Robert Michael Jones is a contemporary metal sculptor. His electric sculpting style brings to life characters of his own making that are both exciting and thought provoking. Characters that inspire modern mythologies  and speak of the past and future.


This summer (2017) while visiting family in Vermont I placed a truck load of garbage in the lush green forest. I call it art. Let me explain.

In preface, my intention with an artwork is always to have it speak for itself.  My goal in writing this is not to supplant the art but to further process my own thoughts about the project and to share a map of my inspiration and process.

In the summer of 2016 I made work in reaction to the trash I found accumulated in the southern California desert. Earlier this year my exhibition Medium, in its investigation of the evolution of technologies, looked closely at the production of electronic waste. Both projects have grown my frustration with an ill-conceived rampant consumer culture.  This summer I was confronted with this culture again; this time while visiting my childhood home in Vermont.

Walking down the creaky unfinished steps into my mother’s basement I descended into a thick layer of stuff stacked and strewn across the floor. Over the years my typical reaction to this hoarding has been avoidance, since the alternative is arguing about the value of owning a VHS collection without a VHS player. So I simply ignore it; a tried and true method of not freaking out during the holidays. However, this visit was different and I felt the need to confront the clutter and take some positive action.

It isn‘t as if my parents consume more than average, in fact my guess is it is quite the opposite, but they don’t get rid of things. So each relatively inoffensive old product piles up. As I looked through all the stuff, a conflict arose in my mind; I recognized much of it from my childhood. Many of the items were at one time or another dear to me while some were just fun to have around. Overall, the collection of stuff contributed to an imaginative childhood filled with many colors, forms, and mechanisms.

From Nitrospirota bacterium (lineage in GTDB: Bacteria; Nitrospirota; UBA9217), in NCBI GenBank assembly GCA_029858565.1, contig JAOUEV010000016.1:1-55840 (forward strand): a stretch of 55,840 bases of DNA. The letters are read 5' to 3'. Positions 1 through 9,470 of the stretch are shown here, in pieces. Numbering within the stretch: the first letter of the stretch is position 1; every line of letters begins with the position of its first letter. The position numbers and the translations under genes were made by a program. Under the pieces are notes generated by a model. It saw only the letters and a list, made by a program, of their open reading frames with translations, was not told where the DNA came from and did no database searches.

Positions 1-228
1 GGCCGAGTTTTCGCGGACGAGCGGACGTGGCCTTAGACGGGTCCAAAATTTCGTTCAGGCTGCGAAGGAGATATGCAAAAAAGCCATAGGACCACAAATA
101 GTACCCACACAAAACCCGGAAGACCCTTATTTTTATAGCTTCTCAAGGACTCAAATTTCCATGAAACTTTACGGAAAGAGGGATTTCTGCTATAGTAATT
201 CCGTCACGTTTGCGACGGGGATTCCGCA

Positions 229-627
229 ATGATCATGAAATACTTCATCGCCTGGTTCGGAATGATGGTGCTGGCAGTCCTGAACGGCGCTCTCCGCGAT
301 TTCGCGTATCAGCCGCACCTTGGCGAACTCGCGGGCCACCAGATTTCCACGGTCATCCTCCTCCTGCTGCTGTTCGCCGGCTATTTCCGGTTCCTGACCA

Exploring this new found value I found that I was empathetic to these objects. I felt nostalgic and indebted to them in a way. They are part of my personal cocoon of development and to a great extent, being mass produced objects, they are a snap shot of a collective cultural cocoon as well. In an effort to digest this conflict which cut so deeply into the heart of my own culture I decided to feed some of the items through a process of artistic transformation. I decided to value them again.

In order to make this transformation I knew that I must free the items from the basement and bring them into the world. I selected items for meaning and durability and then set out into the surrounding wilderness to find a suitable site. I chose the stump of a large pine tree my father had cut down for firewood. The stump had great utility as a base and I liked the idea of the products being where the tree used to be. The conjured image of replacement is powerful. All of our products come from the earth, cut down, mined, extracted, and processed into the things we consume. The idea of returning the products to be among the trees felt like an attempt to complete some twisted hopeful loop that we can put it back.

Whether a golf club, a plastic lightsaber, or a laundry basket, the items each carry a considerable load of eye catching marketable or utilitarian cultural imagery. Subverting the visual noise by painting the objects white allowed me to use their various geometries as parts of an assembled whole. This reduction of product into form seemed to pull the objects out of existence a bit. Individually it transformed each product into an idea of the product and collectively it unified the objects into a single form. While in close proximity to the piece, the items are identifiable but from a distance the forms merge into a cohesive whole that among actual trees stands out, not as an imposter, but as a materialization of another kind of natural growth.

Ultimately the sculpture doesn’t strike a definitive conclusion about mass consumer culture. It does, however, transform the products back into ideas, cleansing them of the term junk and imbuing them with new meaning as form. Its very existence is a monument to excess but also to the wonder of imagination. In taking action in opposition to consumerism not only did I provide some art therapy for myself but I created a counter narrative to the typical cycle of production - consumption - waste.